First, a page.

After Adam Becker and Clay Johnson completed their stints as White House Presidential Innovation Fellows working together on Project RFP-EZ, they were inspired to scale IT simplicity so that governments everywhere would no longer have to deal with traditional mediocre software solutions most legacy vendors provide.
If you’re interested in working for the federal government with an agency that doesn’t have the institutional legacy of entrenched bureaucracy and truly gets design and open source innovation, and has a direct impact on American consumers, the Consumer Financial Protection Bureau has just the opportunity for you.
To get an idea of how badly Oakland needs to upgrade its digital infrastructure, you just need to read this one line from Tuesday’s city council staff report.
After several years of talking about and conceptualizing, and months of development, I’m proud to formally (and finally) release GovPress, a simple, elegant WordPress theme for government.
It took a while for San Francisco to get a serious open data effort off the ground, but now that new chief data officer Joy Bonaguro has had some time to take lay of the land, she’s ready to roll.
While I was in Tampa for another infamously humid summer, my Co-founder, Tony DeSisto, was spending six weeks in beautiful Rhode Island visiting family. This was a tradition for Tony and his family, one that I had learned to live with as his startup spouse.
The U.S. Department of Transportation is looking for a chief data officer and, hurry, because you have until Tuesday to apply.
In what is probably the best municipal technology job opportunity since Oakland was recruiting a chief information officer, the city of New Orleans is looking for new CIO.
Applications for the Department of Health & Human Services HHS Entrepreneurs program are now open to innovators interested in working for a year-long stint alongside federal government employees on “high-risk, high-reward projects.”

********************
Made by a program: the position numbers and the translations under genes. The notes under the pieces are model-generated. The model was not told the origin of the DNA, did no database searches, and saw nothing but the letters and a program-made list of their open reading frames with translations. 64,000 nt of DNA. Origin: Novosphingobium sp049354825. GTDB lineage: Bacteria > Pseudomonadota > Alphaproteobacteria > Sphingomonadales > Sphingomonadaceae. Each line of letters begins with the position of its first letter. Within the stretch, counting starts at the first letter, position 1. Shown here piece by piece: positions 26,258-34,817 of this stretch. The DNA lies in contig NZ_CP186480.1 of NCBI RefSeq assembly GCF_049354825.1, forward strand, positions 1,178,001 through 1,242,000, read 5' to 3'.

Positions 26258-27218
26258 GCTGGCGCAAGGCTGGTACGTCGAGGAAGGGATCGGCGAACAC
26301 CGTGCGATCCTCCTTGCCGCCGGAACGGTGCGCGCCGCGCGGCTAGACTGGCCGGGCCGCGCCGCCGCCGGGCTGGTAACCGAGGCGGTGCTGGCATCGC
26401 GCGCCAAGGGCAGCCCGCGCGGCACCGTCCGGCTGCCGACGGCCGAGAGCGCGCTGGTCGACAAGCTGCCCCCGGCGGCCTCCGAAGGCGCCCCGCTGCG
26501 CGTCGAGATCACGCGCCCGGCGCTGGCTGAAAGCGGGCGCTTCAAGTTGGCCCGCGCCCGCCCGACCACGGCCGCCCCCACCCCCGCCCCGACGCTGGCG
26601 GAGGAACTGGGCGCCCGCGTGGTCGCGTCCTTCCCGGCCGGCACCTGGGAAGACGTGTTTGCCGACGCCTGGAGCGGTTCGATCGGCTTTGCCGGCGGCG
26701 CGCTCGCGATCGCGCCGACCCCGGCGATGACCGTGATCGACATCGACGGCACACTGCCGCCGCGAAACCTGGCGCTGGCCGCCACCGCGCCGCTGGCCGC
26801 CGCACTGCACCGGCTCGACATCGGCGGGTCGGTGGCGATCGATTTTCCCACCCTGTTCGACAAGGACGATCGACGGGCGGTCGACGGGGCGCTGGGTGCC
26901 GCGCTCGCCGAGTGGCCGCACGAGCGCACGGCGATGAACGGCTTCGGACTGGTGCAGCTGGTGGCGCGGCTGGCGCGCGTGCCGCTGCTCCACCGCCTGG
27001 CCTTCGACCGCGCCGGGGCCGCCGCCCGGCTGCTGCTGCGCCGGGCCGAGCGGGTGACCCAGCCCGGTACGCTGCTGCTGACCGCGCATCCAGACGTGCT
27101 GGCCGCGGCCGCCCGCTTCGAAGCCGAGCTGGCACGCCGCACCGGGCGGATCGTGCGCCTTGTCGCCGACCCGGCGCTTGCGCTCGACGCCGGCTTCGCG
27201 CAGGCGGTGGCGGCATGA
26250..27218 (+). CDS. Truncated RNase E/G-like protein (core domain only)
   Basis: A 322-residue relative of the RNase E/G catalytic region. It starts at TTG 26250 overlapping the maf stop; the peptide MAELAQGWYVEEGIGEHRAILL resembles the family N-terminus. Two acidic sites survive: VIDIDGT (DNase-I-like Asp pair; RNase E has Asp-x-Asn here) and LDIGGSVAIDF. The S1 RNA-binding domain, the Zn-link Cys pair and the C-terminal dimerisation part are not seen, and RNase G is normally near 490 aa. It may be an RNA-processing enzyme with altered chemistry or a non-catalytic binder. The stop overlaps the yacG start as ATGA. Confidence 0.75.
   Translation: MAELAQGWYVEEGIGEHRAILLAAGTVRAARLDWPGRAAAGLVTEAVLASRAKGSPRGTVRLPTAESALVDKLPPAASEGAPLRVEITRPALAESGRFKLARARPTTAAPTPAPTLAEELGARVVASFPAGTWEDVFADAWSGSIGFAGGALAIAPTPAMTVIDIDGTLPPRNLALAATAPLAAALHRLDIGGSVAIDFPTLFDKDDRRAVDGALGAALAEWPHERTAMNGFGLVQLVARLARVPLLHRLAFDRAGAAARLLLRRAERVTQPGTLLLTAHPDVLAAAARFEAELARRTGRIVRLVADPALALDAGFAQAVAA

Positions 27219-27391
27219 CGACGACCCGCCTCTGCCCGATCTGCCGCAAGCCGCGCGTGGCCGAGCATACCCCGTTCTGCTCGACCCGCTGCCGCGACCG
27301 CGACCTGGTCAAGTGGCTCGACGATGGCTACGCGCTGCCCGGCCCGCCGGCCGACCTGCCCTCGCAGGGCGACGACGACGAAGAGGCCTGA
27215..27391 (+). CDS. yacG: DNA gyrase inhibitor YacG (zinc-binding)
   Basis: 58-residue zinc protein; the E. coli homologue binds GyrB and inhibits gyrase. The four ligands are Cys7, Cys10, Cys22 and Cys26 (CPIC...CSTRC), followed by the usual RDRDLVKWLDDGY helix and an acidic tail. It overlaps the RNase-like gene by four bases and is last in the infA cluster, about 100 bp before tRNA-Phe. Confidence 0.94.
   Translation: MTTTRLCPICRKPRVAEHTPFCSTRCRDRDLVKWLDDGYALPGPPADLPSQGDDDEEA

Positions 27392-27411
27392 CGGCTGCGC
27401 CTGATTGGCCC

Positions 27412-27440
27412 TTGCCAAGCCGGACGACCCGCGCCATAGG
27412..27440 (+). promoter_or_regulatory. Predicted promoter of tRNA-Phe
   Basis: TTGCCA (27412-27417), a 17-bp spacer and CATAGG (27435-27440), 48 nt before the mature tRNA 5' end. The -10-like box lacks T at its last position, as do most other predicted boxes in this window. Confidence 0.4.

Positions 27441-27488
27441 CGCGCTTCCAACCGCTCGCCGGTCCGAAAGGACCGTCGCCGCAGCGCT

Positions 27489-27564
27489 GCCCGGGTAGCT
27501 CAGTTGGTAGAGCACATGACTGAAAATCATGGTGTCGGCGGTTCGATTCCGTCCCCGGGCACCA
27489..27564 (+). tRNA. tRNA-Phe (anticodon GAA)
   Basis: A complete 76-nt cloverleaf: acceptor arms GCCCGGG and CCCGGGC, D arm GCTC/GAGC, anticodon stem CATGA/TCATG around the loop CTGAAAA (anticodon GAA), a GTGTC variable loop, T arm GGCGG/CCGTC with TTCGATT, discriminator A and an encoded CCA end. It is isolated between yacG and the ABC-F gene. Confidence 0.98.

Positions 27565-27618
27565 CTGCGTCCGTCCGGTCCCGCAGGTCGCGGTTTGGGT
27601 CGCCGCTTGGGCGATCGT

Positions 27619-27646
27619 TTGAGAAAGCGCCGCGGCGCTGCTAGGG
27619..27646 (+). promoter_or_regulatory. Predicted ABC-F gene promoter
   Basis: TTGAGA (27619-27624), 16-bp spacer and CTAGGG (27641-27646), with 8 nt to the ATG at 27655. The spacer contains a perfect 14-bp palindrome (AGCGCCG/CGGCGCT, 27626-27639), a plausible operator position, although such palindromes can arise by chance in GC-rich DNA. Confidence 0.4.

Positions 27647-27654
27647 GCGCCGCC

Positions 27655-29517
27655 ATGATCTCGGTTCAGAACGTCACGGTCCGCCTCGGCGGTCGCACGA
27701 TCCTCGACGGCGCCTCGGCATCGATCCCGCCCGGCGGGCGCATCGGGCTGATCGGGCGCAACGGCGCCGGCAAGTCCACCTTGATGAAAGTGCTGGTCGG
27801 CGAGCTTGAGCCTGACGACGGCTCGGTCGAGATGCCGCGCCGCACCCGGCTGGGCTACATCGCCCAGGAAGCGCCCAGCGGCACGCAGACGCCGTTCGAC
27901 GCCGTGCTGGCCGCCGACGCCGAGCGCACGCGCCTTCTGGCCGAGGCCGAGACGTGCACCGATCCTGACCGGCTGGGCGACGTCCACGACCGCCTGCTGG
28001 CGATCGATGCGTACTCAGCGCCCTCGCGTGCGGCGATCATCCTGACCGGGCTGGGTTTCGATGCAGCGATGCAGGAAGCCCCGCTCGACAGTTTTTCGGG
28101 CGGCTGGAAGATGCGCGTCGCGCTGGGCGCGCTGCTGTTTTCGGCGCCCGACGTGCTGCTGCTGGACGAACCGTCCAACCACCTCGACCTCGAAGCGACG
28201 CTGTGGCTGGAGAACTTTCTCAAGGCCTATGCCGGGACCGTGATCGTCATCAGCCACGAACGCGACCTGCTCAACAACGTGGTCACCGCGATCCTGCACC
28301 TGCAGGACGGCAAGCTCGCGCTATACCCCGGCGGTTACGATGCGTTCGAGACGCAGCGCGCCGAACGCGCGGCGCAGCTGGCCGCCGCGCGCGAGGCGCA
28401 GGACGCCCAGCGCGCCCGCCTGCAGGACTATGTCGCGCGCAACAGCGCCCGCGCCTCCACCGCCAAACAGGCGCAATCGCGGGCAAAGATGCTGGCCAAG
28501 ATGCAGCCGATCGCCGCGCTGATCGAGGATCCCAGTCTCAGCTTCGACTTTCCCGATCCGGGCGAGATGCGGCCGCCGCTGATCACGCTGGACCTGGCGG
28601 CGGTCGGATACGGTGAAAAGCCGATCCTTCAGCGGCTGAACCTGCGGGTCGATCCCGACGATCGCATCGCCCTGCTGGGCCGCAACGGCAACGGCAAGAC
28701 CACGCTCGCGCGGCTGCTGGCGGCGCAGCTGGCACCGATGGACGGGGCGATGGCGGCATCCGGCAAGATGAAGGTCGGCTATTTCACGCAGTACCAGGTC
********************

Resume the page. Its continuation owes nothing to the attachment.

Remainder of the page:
California Lieutenant Governor Gavin Newsom is our next GitChat guest.
I recently reviewed a federal agency beta website, easily added a few comments with the help of a very accessible feedback tab and, feeling satisfied I’d participated in some form of civic collaboration and engagement with my government, moved on.
The goal of the annual event is to “bring together citizens, software developers, and entrepreneurs together to collaboratively create, build, and invent new solutions using publicly-released data, code and technology to improve our communities and the governments that serve them.”
Federal Communications Commission Chief Information Officer David Bray has outlined a new technology modernization strategy that includes teleworking, cloud-based collaborations, access to open data, an “open source by default” policy and more transparency into agency operations.
The program lasts four months and includes training and mentorship, network and publicity, in-kind services and support and $25,000.
The Award for Public Engagement in Government is a new component to the center’s standing Innovations in American Government Awards program.
NASA Deputy CIO and CTO for Information Technology Deborah Diaz introduced a new open innovation team via a rebooted open.nasa.gov.
The National Institute of Standards and Technology has released an open source tool, AppVet, that makes it easier for agencies to test mobile applications security and reliability.
The U.S. Department of Education has published a request for information asking for public feedback on how the agency can innovate with open data, particularly application programming interfaces.
“Open Data Now” author Joel Gurin discusses the impact of open data on the innovation economy and how governments are addressing this new demand.
We’re hosting our next GitChat with General Services Administration Chief Information Officer Sonny Hashmi.